The Essential Human Standpoint

The next issue which Sri Aurobindo takes up is the standpoint of the individual human being when confronted with the reality of the world. There are those who treat the world as some kind of mechanism, inexplicable as to how it arises or exists, but essentially non-aware. There are others who treat it as some kind of illusion created by a non-involved transcendent consciousness, which is experienced, and which is to be escaped from. There is an entire continuum of views that thereby find ways to avoid the direct confrontation of man with the reality of the world around him.

Sri Aurobindo describes the viewpoint taken up by the Gita: “The divine charioteer of Kurukshetra reveals himself on one side as the Lord of all the worlds and the friend and omniscient Guide of all creatures, on the other as Time the Destroyer “arisen for the destruction of these peoples.” The Gita….affirms this also as God; it does not attempt to evade the enigma of the world by escaping from it through a side-door.”

“…if we accept at all, as the Gita accepts, the existence of God, that is to say, of the omnipresent, omniscient, omnipotent, yet always transcendent Being who manifests the world and Himself in the world, who is not the slave but the lord of His creative Consciousness, Nature or Froce (Maya, Prakriti or Shakti), who is not baffled or thwarted in His world-conception or design by His creatures, man or devil, who does not need to justify Himself by shifting the responsibility for any part of His creation or manifestation on that which is created or manifested, then the human being has to start from a great, a difficult act of faith.”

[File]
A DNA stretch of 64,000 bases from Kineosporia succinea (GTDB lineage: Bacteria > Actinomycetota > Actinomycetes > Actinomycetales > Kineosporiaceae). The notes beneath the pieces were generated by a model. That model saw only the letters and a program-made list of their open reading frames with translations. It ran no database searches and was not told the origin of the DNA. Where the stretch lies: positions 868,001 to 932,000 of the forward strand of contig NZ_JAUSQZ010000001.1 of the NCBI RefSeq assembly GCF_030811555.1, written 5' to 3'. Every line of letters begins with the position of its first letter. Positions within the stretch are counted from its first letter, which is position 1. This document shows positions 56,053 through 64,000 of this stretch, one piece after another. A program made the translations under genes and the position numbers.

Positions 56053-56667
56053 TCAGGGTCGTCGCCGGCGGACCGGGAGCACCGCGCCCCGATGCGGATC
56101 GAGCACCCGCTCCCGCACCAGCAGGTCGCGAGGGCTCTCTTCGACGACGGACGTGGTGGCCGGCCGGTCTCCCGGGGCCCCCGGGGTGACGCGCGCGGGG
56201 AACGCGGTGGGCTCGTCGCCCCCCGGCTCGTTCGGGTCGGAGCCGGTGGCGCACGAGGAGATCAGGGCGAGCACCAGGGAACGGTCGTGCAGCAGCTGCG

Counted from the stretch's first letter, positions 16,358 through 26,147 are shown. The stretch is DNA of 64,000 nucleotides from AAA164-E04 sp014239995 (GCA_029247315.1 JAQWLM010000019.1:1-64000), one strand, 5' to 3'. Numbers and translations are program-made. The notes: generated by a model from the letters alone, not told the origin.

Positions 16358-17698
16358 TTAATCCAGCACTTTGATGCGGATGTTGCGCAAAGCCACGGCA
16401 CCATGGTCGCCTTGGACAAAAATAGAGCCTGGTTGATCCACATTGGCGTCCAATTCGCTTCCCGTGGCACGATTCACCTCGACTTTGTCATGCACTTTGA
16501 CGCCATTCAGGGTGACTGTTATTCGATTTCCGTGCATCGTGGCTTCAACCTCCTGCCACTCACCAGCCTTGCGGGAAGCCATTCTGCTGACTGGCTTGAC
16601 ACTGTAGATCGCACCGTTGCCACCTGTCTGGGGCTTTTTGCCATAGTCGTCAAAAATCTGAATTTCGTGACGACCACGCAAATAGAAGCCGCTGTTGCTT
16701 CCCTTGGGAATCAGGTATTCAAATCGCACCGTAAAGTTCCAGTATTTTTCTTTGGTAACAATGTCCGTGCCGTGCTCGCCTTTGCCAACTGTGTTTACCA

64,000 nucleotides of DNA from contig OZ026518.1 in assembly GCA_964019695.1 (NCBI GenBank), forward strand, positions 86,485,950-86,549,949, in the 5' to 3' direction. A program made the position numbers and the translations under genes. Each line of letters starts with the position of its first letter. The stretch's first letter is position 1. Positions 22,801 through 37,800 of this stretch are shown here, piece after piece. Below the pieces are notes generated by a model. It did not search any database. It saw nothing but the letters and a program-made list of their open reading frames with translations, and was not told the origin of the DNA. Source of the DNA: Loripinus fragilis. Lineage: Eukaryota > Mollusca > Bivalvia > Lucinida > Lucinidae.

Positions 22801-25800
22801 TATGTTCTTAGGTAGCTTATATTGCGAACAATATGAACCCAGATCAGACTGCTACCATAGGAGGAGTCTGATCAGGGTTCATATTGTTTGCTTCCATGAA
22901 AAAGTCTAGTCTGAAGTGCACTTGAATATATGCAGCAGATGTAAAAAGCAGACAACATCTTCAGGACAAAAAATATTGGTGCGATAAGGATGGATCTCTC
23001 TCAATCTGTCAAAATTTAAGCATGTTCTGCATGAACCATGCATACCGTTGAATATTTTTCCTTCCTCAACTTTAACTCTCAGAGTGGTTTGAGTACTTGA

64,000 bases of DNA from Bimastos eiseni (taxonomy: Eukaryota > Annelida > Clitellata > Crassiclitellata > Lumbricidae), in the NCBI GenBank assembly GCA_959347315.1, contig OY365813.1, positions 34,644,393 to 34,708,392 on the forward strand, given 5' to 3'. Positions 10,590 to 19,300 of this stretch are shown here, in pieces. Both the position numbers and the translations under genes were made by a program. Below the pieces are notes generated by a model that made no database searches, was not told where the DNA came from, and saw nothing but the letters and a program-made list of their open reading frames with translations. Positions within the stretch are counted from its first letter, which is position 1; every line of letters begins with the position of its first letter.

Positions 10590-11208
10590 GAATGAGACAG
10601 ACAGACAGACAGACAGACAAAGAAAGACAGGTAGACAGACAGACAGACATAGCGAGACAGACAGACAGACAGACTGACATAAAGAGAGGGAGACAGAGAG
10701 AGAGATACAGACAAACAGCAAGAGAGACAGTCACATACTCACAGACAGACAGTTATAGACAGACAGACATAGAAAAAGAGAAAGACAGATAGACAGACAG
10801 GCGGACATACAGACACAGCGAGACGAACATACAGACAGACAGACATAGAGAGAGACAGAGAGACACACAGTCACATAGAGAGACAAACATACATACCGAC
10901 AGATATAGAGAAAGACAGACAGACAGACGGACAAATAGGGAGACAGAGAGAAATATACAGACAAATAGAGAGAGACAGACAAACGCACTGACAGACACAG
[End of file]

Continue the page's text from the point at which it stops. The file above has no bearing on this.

This puts us in the position of seeing both the conflict, suffering and death on one side, and yet recognizing “…the omnipresent Deity in it all and conscious that of this enigma there must be a solution and beyond this Ignorance in which he dwells a Knowledge that reconciles, he has to take this stand upon this faith, “Though Thou slay me, yet will I trust in Thee.” ”

Sri Aurobindo, Essays on the Gita, First Series, Chapter 6, Man and the Battle of Life, pp. 43-44,

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